Earth Prithivi ghandha (smell) all Solids

There are several ways to understand this process.

We can describe each element as containing all tanmatras or essences in seed form with one dominant. Thus, all elements can be smelled, tasted, seen, felt, and heard as they include all essences.

We can also see each element building on the prior ones as it becomes more dense. Air for example contains sound and touch while earth contains all 5. Put another way, From space arises air, from air arises fire, and so forth. Notice how they become increasingly dense.

Another way of understanding this is that observation of the essences causes them to collapse into elements, somewhat like observation collapses the wave in particle physics.

When you experience the essences directly, the senses and essences are less differentiated and you can “feel” music or “taste” green (it’s tart), for example.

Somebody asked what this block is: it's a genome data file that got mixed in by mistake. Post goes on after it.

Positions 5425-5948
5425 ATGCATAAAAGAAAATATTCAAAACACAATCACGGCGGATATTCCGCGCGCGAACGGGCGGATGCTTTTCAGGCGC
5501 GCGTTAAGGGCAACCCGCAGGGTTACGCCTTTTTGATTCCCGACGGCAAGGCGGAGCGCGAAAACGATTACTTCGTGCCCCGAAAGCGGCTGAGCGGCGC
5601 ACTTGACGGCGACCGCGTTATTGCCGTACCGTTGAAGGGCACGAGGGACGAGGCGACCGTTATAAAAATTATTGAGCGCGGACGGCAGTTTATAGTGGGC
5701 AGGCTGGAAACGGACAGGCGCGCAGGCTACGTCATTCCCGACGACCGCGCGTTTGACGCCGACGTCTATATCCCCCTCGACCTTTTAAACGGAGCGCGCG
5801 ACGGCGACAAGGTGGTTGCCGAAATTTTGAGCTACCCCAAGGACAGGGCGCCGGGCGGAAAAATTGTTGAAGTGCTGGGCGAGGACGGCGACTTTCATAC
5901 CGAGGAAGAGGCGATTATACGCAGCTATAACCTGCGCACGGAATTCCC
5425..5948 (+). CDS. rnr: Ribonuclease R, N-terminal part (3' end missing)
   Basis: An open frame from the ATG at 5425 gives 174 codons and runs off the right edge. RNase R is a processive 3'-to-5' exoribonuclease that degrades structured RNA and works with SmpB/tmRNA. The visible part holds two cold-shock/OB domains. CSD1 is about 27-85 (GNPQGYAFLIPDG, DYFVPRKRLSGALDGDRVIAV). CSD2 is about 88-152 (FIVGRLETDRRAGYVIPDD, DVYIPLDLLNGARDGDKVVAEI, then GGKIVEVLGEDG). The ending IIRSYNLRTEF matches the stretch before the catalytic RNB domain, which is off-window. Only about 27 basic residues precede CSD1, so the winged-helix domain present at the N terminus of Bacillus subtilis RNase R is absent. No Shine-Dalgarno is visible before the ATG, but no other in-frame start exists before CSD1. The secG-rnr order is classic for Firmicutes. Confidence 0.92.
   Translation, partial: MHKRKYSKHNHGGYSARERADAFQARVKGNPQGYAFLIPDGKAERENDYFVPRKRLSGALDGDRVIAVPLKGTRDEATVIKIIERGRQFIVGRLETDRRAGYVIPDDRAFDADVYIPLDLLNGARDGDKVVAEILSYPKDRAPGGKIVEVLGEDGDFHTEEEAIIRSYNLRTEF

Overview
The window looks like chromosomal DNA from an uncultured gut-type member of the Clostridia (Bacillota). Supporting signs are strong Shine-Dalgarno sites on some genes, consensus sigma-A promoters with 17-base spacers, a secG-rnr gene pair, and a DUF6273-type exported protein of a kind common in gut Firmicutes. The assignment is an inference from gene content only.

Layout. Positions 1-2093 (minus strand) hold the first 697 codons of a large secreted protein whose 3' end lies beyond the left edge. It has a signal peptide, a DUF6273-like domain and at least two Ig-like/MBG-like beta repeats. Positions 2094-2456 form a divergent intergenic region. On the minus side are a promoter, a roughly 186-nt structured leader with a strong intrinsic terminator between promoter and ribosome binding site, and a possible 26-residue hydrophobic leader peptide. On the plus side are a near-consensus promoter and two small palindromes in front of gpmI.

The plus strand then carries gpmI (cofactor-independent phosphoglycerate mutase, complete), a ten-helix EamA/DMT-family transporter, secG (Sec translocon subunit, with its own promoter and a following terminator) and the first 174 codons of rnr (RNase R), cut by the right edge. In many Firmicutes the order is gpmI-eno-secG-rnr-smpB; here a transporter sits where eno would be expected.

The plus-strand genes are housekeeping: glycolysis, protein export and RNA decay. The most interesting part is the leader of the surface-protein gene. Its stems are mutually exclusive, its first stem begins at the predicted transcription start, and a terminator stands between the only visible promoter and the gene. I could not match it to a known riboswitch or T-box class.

Trika is a study that adds further layers, prior to Purusha in Samkhya. I’ve not found that perspective very useful as I would define it differently. I find Shankara’s description of the 3 forms of Maya more accurate. However, it is fair to say Purusha and Prakriti arise from Shiva and Shakti. Shiva and Shakti express their power and create the dream or Maya which produces what is described in Samkhya. Shiva and Shakti are the male and female aspects of God which arises from Awareness aware of Itself, observer & observed.


The 5 essential elements then blend to form the components of the physical world. Remember – our reality arises from the mind through perception. Attention and intention are the key drivers in manifestation. Subject drives objects via perception. This illustrates it in detail.